Kudos to MLB for Expanding Instant Replay
Major League Baseball announced last week that the 2014 season would see significant expansion of their instant replay rules. Managers would receive 1 “challenge,” much like an NFL coach’s challenge, in the first six innings, and then 2 in the final three. Umpires will consult with a crew in New York City, much like the NHL’s system of calling Toronto, and would relay the decision from New York to the playing field.
It marks a massive breakthrough in the debate that has swirled around baseball for years now–how much instant replay should be allowed in the game, and how should it be done if implemented?
At first, I sided with the traditionalists about instant replay. Umpires are human, humans make mistakes, and it’s all part of the game. Such a drastic change to the oldest U.S. major sport–America’s Pastime–just isn’t natural. How would the greats like Ty Cobb, Walter Johnson, Babe Ruth, etc. feel about this?
Writer’s Note: Prior to writing this, I looked in my “All Posts” section on WordPress, and found a draft from two summers ago about how instant replay would be bad for baseball. Interesting how times change.
Over time, though, more and more games were decided by an umpire’s blown call, some more crucial than others. Take the Jerry Meals call that started the Pirates’ freefall a couple of years ago. The Atlanta runner, Julio Lugo, was CLEARLY out, which in the 2nd inning wouldn’t be a huge deal. However, this run won the game for the Braves. It was over–the blown call directly impacted the outcome of the game. This isn’t to say that Jerry Meals is directly responsible for the Pirates’ entire faceplant–the Pirates played terrible baseball down the stretch–but maybe the Pirates get a huge extra-inning win on the road and use it to build some momentum if the correct call is made.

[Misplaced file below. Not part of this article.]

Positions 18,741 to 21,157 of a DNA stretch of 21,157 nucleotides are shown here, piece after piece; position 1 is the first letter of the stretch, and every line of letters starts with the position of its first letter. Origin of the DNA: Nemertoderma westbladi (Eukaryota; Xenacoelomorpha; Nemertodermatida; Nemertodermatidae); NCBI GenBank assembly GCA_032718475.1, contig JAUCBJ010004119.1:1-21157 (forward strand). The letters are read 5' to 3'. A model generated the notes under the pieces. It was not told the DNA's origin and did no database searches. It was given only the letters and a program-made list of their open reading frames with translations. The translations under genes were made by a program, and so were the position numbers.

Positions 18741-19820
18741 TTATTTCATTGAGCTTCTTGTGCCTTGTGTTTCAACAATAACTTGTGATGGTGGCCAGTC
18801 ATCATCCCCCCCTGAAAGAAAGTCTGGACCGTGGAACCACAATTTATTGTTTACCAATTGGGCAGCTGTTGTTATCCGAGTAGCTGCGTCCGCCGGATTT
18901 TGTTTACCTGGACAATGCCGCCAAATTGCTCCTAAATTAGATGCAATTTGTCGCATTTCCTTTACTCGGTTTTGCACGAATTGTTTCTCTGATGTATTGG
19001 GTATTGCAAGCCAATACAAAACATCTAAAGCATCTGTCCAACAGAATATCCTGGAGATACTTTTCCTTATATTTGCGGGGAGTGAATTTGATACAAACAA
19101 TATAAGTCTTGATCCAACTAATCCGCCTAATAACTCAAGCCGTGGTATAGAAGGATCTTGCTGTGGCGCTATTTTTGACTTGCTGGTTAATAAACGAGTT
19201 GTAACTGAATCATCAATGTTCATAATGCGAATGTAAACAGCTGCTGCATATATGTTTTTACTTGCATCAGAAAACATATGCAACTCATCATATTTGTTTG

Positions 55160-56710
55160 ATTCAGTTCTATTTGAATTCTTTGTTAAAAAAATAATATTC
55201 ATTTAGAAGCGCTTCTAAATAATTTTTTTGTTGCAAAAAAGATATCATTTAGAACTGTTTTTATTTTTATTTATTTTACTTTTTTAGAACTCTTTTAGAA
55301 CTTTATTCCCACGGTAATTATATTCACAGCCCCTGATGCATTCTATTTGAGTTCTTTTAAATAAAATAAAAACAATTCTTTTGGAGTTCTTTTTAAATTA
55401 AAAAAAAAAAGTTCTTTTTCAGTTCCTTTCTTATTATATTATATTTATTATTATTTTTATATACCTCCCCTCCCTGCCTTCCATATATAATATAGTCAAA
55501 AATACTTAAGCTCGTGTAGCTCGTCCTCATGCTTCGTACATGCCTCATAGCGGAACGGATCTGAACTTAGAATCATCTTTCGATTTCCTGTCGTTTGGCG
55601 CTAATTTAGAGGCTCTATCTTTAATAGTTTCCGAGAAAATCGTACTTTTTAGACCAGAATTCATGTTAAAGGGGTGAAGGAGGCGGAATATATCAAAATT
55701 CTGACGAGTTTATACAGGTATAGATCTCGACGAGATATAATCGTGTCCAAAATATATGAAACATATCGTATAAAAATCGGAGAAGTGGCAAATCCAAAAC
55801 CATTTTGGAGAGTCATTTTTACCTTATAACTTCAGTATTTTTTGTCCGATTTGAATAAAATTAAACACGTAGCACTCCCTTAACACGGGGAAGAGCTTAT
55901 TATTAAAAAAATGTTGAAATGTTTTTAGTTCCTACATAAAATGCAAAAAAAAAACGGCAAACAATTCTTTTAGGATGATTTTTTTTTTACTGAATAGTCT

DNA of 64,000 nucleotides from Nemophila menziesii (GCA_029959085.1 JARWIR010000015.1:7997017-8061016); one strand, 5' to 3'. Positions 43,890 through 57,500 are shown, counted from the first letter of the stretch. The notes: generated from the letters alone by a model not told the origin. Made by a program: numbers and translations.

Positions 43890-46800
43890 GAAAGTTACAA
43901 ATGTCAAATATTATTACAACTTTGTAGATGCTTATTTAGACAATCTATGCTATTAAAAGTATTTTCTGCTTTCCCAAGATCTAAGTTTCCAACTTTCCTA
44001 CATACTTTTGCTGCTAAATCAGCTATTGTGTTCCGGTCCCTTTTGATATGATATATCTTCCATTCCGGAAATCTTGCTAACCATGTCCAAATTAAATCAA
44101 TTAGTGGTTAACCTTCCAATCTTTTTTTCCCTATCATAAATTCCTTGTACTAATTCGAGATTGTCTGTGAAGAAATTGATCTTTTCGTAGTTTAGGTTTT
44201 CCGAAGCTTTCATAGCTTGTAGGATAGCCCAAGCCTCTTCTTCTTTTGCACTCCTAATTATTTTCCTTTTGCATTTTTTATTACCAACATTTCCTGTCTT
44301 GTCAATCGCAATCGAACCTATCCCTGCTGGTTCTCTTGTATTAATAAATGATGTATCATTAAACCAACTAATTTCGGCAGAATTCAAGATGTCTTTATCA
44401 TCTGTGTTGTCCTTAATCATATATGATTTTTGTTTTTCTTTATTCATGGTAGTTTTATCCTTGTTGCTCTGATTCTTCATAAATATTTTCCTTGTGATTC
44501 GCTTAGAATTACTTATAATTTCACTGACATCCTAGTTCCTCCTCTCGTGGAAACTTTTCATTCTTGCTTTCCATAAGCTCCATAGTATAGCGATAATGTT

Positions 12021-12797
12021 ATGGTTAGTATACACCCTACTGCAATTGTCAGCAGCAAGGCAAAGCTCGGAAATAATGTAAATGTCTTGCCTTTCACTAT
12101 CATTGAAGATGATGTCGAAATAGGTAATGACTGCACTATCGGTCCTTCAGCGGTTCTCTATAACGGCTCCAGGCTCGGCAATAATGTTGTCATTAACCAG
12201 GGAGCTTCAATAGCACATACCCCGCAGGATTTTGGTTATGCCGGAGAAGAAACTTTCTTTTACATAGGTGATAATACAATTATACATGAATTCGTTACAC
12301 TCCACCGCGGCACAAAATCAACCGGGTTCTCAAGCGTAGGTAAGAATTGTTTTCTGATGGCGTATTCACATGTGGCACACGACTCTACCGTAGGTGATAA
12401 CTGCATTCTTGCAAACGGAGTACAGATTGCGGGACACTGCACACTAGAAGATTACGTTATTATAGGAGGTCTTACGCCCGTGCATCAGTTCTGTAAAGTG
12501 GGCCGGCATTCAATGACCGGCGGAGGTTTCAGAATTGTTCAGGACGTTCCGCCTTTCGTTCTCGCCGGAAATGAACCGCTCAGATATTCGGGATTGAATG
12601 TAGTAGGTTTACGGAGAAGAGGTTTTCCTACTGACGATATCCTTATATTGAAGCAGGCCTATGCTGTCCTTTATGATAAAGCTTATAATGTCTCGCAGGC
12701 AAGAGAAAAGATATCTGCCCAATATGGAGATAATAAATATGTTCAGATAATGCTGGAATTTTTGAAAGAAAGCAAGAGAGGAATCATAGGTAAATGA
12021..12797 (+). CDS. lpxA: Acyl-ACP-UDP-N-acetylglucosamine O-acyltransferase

Yes, games in the 20’s were also decided by incorrect calls. But if we have the technology to get these games as properly called as possible, especially when the game is on the line, then why shouldn’t we use it?
Critics point out that already-long games would take even longer. And while this is true, I would much rather attend a game that lasts 3:30 and is properly called than a 3:00 game that analysts talk about for weeks after a blown call that directly costs a team a game.
It also needs to be repeated that managers can’t challenge any and every call on the field. Managers also cannot challenge balls and strikes, which is the high majority of any player or manager’s beef with the umpires.
In reality, I really don’t see many challenges being used over the course of a game, if any at all. Watch a MLB game closely, and excluding balls and strikes, count how many plays would likely be challenged in a normal game.
– Fair/foul home runs and hits down the lines
– Outs at bases
– Trapped balls in the outfield
– Plays at the plate
Probably more, but that will be the high majority, and how often do we see arguments about these plays? For your favorite team, probably once every few games.
Just think, if this system were put in place from the beginning, these famous blown calls may never have happened. Fun to think about how these games would have actually ended had the correct call been made.
– Armando Galarraga’s “perfect” game in 2010
– The Cardinals would have had the first out in the 9th inning of Game 6 of the 1985 World Series. Maybe they get the last two and win the Series?
– Derek Jeter’s famous home run–with a little help from Jeffrey Maier–would have been a double. Would the Orioles keep Jeter from scoring?
We have the technology to make the game as close to perfect as possible when it comes to umpiring. Umpires are on the field to make calls, not single-handedly decide the outcome of a game. In the rare instances in which an umpire’s decision directly affects the outcome, those calls need to be correct. This new challenge system should go a long way toward accomplishing that goal.